What are the Most Common Types of Seashells?

What are the Most Common Types of Seashells?

When walking along any beach in your country, you can find countless sea shells and conches, each more beautiful than the last. Here we'll give you some very common examples, and then begin discussing more exotic specimens. You'll learn about the different types and see photos to help differentiate them.

Keep reading this AnimalWised article to find out the some of the most common types of seashells and conches.

About seashells

In a very profane basic way, mollusks with shells - commonly called "seashells" - can be placed into two categories: gastropods and bivalves.

  • Gastropods have a single shell which are commonly known as conches. An example commonly found in many cuisines around the world is the purple dye murex.
  • Bivalves are animals that have two shells which they can open and close. A very common example of a bivalve animal is the mussel.

Picking up sea shells and conches while walking along the beach is one of the first pastimes that you can teach young children. You should explain to them that the importance doesn't lie in the amount of shells they collect, but in the beauty, integrity and originality of the conch or shell. Then, at home, you can classify them using the internet or an old encyclopedia, which is both educational and fascinating at the same time.



This beautiful and slim shell is very common, but they are not often found intact.


This is a very harmonious and beautiful shell, despite its spikes.

Atlantic Triton

This beautiful conch is also found in the Mediterranean Sea, and hermit crabs use it as a mobile home.


Razor shell

The difficult thing about razor shells is finding the two valves together.


Its beautiful marks come in colors ranging from snowy white to intense red.


There are countless species of clam, all of them beautiful and very nice to the touch.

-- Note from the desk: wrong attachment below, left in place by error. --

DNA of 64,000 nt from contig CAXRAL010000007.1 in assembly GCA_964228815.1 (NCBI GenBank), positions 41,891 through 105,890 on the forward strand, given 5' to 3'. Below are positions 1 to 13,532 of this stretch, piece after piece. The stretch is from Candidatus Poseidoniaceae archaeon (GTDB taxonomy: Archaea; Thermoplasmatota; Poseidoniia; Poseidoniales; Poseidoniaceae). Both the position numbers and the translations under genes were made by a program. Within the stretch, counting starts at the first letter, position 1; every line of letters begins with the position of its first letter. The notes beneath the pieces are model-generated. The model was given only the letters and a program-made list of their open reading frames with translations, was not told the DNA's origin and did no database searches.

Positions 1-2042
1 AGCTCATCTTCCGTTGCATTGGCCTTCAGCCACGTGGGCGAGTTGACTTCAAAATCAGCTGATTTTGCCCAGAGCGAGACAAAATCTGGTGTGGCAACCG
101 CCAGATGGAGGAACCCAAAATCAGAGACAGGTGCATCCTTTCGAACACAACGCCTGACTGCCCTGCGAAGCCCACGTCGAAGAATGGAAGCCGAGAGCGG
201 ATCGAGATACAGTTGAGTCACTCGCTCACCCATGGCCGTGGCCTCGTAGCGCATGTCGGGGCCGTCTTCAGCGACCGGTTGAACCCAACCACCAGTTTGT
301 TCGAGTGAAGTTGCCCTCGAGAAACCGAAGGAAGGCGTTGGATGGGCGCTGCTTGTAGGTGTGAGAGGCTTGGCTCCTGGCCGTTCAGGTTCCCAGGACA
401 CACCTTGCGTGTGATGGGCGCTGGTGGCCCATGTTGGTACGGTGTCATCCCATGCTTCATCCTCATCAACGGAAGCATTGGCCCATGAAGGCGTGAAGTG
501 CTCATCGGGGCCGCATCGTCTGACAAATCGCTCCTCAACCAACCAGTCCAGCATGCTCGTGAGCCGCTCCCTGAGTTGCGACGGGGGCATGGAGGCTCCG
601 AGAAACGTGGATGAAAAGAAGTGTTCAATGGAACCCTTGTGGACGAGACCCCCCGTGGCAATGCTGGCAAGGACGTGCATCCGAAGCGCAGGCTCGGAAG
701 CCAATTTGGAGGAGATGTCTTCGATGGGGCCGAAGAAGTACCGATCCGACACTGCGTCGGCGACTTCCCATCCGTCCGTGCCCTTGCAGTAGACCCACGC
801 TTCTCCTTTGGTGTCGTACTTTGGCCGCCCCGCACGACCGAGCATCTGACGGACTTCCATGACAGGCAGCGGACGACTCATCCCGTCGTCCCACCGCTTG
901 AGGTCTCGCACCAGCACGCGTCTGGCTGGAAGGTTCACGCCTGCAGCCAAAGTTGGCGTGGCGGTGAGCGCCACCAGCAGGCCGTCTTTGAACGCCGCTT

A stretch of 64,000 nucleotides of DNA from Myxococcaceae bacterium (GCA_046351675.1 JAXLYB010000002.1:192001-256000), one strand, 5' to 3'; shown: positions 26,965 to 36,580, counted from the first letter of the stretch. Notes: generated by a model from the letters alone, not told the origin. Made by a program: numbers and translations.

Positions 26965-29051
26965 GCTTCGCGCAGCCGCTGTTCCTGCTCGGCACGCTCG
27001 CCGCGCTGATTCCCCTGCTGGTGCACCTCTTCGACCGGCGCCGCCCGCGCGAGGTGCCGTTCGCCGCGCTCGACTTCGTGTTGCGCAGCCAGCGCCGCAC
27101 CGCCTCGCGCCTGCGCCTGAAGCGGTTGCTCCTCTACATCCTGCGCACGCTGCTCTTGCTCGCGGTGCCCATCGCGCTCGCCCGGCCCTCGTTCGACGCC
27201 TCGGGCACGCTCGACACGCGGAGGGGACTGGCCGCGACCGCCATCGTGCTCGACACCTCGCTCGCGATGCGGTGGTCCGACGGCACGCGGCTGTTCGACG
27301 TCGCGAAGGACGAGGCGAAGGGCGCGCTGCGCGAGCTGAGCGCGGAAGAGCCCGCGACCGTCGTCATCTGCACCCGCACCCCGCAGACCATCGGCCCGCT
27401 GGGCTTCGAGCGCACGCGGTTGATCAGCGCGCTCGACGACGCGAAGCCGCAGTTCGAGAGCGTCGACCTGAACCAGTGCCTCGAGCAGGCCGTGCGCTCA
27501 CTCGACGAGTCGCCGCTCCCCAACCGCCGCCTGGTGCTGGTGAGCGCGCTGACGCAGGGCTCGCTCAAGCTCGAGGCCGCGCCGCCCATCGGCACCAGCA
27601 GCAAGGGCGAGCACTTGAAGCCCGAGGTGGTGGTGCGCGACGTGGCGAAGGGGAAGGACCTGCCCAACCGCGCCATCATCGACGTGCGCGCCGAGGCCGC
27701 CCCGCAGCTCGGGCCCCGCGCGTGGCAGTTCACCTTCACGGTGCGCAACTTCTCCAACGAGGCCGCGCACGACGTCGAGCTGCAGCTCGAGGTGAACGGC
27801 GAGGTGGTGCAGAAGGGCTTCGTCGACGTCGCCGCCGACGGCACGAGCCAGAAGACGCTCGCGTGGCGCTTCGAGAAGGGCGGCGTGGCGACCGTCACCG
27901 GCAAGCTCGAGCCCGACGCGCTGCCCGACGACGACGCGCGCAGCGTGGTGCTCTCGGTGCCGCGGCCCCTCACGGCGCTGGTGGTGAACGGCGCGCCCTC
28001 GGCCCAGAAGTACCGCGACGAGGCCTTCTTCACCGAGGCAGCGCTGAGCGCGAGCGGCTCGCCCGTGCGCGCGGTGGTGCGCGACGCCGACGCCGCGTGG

Exotic conches that aren't from snails

There are wonderful marine conches in all of the world's seas and oceans, some of which don't actually belong to snails, as the two following ones.


Also known as abalones, muttonfish and ear shells, these are gastropod mollusks that are highly sought-after in Asia, although they can be found in many different places. The Mediterranean ones are very small, and they are found along the coast of Minorca.


This wonderful conch belongs to a cephalopod mollusc.

Less common bivalves

Some bivalves have the ability to produce pearls. Pearls are nacre secretions that protect pearl oysters from foreign bodies found inside their shells. In fact, a pearl is actually the cyst of an oyster.

Pearl oyster

The black-lip pearl oyster variety produces beautiful pearls.

Giant clam

These enormous clams are the largest bivalves in the world. They have been used as basins for holy water in churches and cathedrals. Some species exceed 300 kg in weight.

Less common conches

The world of marine conches is extraordinarily vast and beautiful. Here we present some examples.


These precious conches, to a greater or lesser extent, are poisonous.

Puperita pupa

These small conches are wonderful. They can be found in the Caribbean Sea.

The use of seashells

Shells have a long history, from the fossilized shells that prove there used to be seas where mountains now stand to the shell necklaces found in excavations from the Stone Age. Apart from the diet of the animals that eat them, seashells have been used as currency in some cultures of Africa, the Caribbean and North America. It's also interesting to see the different types of animals with shells.

Seashells have also been used as tools, as musical instruments and as religious objects. Nacre objects are made with mother of pearl shells or porcelain. Cameos, necklaces, bracelets, buttons, fans and a host of objects are made with fragments or incrustations of shells.

If you're a fan of seashells and conches, you may also be interested in learning about marine prehistoric animals or even the top 5 marine animals in the world.

Don't forget to share pictures of your findings in the comments section!

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